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Studies may show why some couples are more likely to divorce

There isn't just one thing that couples in Columbia can do to prevent problems in their marriage. Most people must take each challenge and work through it one day at a time. Sadly, some of those challenges are too difficult to overcome. When that is the case, couples usually pursue divorce.

In any divorce situation there are a variety of factors that must be considered. However, individuals with large or complex assets may face additional challenges.

While no one knows the ultimate secret to a happy marriage, studies released in 2012 may reveal why some couples are more likely to divorce than others.

For instance, divorce rates are higher among couples that split the household chores evenly, according to a Norwegian study that was released in August. However, the reasoning behind this revelation likely has more to do with how people in younger generations view marriage.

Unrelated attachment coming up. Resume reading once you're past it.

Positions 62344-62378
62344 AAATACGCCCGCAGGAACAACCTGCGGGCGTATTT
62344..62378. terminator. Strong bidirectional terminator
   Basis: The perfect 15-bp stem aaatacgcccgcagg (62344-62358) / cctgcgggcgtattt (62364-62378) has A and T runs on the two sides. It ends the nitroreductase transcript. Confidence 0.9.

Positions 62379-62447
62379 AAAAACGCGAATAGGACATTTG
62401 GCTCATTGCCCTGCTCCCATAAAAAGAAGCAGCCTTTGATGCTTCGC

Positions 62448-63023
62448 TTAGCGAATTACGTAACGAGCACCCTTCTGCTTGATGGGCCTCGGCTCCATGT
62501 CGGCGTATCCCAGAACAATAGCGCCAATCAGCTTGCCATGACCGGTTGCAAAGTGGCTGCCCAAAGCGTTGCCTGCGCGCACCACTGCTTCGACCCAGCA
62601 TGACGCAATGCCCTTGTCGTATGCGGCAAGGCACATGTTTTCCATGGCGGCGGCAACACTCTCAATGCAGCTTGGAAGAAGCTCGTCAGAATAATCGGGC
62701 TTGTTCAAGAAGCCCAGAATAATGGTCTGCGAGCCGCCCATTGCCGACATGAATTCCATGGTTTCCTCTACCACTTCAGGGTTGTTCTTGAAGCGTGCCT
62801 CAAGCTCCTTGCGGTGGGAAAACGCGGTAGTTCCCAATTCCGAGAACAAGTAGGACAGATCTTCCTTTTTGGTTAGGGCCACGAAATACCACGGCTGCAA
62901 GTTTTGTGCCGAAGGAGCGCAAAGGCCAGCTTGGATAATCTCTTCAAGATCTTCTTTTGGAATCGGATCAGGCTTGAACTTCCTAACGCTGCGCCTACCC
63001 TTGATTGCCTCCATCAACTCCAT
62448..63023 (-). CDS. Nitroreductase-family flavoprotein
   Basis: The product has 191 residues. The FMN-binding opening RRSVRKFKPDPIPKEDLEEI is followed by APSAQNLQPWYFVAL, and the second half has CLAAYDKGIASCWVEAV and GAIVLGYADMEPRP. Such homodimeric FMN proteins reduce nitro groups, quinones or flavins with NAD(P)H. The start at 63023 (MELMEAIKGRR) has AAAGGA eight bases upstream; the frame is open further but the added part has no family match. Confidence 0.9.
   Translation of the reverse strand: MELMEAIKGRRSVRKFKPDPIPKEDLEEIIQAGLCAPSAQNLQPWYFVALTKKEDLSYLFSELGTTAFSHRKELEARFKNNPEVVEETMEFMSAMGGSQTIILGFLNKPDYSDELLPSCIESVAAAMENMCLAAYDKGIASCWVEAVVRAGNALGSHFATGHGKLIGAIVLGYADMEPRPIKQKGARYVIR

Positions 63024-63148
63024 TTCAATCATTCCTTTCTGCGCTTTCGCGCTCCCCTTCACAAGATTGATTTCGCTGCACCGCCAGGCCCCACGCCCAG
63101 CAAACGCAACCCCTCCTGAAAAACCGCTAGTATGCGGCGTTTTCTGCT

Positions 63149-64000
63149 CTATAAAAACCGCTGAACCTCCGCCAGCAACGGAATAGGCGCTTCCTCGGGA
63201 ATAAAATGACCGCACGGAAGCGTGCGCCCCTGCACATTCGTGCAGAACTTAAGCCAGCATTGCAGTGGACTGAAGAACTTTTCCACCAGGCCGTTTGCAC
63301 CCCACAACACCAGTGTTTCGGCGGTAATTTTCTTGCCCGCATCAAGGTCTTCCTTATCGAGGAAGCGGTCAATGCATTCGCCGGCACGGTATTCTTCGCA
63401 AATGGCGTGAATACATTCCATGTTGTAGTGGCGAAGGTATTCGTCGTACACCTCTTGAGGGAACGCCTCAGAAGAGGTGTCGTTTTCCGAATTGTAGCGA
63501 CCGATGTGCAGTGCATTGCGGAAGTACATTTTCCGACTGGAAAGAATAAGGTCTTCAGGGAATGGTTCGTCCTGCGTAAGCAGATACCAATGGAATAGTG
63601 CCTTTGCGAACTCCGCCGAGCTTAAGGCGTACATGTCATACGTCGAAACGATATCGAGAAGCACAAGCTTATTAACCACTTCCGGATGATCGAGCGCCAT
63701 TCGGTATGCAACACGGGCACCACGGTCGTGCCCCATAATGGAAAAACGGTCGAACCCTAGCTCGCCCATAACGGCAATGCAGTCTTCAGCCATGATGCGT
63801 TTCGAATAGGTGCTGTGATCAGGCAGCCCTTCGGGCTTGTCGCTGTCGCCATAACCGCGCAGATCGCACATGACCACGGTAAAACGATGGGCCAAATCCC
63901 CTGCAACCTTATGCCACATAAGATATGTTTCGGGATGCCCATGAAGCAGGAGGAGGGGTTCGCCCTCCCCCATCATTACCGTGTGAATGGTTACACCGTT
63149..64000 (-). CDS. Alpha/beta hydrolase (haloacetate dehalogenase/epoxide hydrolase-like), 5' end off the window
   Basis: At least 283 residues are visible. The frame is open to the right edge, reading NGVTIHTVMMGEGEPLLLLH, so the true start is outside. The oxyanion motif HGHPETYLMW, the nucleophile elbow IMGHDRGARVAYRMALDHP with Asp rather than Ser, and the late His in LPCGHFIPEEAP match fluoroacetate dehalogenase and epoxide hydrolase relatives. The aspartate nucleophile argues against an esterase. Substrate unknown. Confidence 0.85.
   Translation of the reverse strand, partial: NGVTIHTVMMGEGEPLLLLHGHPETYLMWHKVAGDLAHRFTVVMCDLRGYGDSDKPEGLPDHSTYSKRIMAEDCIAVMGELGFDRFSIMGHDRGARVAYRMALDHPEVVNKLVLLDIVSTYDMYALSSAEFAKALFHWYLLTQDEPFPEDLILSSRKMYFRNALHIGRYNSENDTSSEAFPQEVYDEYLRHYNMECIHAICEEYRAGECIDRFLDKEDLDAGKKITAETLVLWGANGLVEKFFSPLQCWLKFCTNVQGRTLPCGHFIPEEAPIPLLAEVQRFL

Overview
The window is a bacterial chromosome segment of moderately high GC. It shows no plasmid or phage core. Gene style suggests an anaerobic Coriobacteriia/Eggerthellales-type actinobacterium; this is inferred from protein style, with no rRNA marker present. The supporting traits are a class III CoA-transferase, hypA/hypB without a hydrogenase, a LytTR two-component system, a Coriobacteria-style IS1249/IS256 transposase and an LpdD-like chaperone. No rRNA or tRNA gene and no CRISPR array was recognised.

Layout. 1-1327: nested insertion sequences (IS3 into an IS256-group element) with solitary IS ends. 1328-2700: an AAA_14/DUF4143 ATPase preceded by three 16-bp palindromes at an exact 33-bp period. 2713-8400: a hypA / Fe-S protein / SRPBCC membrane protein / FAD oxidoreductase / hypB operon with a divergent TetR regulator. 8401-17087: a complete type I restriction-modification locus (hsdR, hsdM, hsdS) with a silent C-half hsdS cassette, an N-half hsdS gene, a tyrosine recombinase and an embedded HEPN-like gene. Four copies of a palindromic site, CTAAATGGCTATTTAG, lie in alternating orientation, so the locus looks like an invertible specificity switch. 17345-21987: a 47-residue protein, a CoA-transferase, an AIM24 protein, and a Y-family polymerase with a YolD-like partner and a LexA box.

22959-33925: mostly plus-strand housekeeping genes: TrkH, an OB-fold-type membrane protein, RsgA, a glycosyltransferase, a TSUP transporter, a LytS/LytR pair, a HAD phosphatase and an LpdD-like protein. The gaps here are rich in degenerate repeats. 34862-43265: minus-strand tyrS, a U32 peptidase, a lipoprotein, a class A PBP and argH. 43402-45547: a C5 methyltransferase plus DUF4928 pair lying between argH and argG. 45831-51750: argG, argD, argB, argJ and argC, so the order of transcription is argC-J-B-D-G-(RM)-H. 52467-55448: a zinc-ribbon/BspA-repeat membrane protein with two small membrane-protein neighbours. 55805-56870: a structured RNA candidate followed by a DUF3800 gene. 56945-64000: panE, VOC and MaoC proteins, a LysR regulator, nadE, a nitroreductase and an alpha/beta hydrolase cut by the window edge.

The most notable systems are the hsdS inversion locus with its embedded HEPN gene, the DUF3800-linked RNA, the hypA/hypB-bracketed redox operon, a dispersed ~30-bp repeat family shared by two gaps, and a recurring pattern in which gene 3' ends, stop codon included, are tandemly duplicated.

In November, a study by the University of Michigan revealed that women who have a close relationship with their in-laws are more likely to divorce. However, men who have a close relationship with their in-laws are less likely to divorce. Researchers say that in the end, women often view a close relationship with their in-laws as intrusive.

Not surprisingly, a study by UCLA showed that people with doubts prior to getting married were more likely to get divorced. That appears to be particularly true for women. The study followed couples during their first four years of marriage. Nineteen percent of women who had doubts ended up divorced. Only eight percent of women who did not have any doubts ended up getting divorced.

Unfortunately, no one can predict the future. When couples get married, they assume they will be together for the rest of their lives. However, sometimes that simply isn't the case. Although a divorce can present unique challenges, it may end up being the best for both parties involved.

Source: The Huffington Post, "Divorce Study: The Most Fascinating Divorce Findings of 2012," Brittany Wong, Dec. 31, 2012